As you can see, you can kinda-sorta estimate the best fit mean and standard deviation based on the closed forms we found earlier.

If we use the best fit approximations, your distributions are:

• tallest of 5 from Country A: $\{\mu \to 78.6745,\text{sd}\to 3.94001\}$

• tallest of 25 from Country B: $\{\mu \to 71.6999,\text{sd}\to 1.46055\}$

• The difference: $\{\mu \to 6.9746,\sigma \to 4.20201\}$ (based on addition of variances)

So the chance A will be taller is about 95.15%

Of course, that's just an approximation, so let's do a more rigorous analysis below.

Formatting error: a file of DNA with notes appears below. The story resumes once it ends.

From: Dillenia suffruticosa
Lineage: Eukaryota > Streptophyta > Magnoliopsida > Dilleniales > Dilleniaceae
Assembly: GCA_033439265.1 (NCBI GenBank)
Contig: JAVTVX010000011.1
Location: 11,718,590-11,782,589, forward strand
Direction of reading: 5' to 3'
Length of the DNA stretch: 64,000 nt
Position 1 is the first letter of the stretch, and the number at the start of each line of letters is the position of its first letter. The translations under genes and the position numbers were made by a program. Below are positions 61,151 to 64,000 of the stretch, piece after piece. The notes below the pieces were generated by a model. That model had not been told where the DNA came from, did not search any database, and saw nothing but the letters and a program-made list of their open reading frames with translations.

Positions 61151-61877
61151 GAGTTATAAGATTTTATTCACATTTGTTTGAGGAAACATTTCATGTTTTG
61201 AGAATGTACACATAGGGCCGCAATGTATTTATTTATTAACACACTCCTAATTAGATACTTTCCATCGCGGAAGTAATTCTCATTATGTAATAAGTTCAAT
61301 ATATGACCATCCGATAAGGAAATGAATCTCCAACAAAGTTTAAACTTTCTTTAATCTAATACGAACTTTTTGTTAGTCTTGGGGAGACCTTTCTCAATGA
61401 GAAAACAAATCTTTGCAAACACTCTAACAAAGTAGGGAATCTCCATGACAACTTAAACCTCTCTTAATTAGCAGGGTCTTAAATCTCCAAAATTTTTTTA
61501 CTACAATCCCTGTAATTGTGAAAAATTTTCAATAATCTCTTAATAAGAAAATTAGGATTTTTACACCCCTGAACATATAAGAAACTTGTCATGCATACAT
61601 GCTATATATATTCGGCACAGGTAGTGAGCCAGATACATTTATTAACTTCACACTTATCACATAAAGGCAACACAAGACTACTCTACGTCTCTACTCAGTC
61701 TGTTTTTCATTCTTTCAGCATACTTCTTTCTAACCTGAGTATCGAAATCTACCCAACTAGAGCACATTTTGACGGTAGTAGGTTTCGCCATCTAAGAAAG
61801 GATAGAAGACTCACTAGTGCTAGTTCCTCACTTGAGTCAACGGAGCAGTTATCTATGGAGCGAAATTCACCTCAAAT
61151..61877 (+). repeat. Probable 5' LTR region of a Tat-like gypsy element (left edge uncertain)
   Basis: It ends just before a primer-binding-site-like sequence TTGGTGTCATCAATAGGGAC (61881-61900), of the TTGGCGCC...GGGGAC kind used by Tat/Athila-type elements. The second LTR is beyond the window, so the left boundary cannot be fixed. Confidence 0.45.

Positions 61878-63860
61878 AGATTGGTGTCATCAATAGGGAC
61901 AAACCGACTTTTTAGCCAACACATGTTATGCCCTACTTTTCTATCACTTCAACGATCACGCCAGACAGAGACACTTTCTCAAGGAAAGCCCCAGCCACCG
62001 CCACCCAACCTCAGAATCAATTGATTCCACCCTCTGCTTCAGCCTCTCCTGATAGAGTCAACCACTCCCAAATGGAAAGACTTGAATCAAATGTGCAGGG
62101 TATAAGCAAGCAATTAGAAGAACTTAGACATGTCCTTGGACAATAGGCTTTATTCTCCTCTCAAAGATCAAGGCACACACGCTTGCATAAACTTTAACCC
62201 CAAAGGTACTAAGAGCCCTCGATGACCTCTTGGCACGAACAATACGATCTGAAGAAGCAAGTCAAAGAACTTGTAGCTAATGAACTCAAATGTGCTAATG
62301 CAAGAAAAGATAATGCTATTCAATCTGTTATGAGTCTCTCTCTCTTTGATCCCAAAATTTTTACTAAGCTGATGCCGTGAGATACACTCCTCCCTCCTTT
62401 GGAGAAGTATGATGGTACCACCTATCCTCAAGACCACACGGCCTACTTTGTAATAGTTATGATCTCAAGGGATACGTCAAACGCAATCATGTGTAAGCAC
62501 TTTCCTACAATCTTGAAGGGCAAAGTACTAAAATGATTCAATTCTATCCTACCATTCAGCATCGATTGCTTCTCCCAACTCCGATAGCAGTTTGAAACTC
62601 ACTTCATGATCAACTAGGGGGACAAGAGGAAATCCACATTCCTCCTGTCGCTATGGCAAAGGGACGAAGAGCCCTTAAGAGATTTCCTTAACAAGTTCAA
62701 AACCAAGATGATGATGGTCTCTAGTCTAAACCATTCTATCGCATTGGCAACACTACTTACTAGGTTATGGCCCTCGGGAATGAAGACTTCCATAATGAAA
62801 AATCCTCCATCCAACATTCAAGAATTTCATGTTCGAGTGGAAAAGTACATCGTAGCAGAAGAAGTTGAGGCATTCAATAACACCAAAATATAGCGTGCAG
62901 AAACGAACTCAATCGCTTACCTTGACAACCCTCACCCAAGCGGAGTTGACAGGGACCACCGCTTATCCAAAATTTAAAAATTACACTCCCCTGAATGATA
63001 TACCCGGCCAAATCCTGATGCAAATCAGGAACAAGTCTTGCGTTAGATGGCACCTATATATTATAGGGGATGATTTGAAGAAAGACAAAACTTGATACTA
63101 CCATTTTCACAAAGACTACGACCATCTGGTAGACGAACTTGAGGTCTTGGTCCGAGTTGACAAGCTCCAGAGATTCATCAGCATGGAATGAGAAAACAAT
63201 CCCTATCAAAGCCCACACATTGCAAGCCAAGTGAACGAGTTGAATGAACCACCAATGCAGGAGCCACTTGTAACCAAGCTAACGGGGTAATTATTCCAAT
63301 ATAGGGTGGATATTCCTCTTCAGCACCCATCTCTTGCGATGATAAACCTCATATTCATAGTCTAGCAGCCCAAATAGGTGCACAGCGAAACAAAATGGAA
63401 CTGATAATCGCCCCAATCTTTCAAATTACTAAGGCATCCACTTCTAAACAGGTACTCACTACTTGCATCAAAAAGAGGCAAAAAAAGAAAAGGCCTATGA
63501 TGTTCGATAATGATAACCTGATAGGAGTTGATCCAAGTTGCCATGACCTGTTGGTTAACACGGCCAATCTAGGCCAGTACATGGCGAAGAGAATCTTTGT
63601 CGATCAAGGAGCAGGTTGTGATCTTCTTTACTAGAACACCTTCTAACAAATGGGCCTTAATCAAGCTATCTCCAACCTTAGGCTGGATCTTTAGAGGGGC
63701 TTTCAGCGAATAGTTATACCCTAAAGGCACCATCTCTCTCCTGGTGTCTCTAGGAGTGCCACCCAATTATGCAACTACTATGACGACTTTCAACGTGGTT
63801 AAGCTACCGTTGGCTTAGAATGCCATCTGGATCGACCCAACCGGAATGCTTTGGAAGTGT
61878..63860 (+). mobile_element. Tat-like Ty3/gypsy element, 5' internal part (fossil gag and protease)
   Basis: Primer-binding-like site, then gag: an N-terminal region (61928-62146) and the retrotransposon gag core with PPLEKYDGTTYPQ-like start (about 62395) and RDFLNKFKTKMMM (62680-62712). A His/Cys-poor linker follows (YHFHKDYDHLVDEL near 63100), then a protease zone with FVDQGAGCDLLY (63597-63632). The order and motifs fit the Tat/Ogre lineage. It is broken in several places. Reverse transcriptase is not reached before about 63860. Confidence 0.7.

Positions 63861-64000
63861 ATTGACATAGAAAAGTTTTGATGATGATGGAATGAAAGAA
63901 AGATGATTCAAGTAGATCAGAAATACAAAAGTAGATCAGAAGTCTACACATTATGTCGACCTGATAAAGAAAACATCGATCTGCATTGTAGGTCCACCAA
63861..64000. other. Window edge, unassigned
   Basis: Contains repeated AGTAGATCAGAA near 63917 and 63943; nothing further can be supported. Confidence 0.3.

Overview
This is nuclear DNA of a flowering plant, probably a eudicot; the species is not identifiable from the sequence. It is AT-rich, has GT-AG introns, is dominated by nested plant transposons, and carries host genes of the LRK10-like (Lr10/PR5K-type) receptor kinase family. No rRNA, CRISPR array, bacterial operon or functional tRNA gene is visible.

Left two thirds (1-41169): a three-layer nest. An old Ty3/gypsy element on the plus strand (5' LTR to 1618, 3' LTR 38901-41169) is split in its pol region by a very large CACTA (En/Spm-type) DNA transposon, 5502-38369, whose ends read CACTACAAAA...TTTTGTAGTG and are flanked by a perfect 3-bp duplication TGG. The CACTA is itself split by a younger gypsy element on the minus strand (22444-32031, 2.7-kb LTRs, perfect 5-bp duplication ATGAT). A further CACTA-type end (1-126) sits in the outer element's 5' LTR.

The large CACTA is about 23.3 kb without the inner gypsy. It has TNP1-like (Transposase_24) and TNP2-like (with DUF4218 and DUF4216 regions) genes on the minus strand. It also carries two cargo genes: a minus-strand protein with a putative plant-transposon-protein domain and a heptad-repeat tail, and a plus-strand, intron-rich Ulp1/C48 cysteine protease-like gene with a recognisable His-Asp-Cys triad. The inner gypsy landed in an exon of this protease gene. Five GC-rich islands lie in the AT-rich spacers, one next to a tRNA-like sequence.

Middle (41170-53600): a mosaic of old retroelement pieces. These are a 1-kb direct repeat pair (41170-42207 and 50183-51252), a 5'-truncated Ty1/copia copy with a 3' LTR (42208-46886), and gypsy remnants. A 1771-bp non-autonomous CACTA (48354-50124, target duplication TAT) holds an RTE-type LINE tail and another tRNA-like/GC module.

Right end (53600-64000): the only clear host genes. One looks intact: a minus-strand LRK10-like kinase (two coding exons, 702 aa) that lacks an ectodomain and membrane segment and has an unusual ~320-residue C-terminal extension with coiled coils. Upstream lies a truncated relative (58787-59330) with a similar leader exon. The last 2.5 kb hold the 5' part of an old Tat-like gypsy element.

The CDF for the tallest of 25 from Country B:

$\frac{\left(\text{erf}\left(\frac{x-66}{3 \sqrt{2}}\right)+1\right)^{25}}{33554432}$

and the PDF for the tallest of 5 from Country A:

$\frac{5 e^{-\frac{1}{72} (x-72)^2} \left(\text{erf}\left(\frac{x-72}{6 \sqrt{2}}\right)+1\right)^4}{96 \sqrt{2 \pi }}$

If we use Mathematica to numerically integrate the product from $-\infty$ to $\infty$ we get 95.77%, which is pretty close to our earlier estimate.

Just for fun, I ran a Monte Carlo simulation as well:

countryA := Max[RandomVariate[NormalDistribution[72, 6], 5]]
countryB := Max[RandomVariate[NormalDistribution[66, 3], 25]]
t =Table[countryA>countryB,{i,1,100000}]

and got 95.79% (I ran it several times, 95.79% is the average).

Mathematica derivations/formulas for this answer can be found at: https://github.com/barrycarter/bcapps/blob/master/STACK/bc-prob-max.m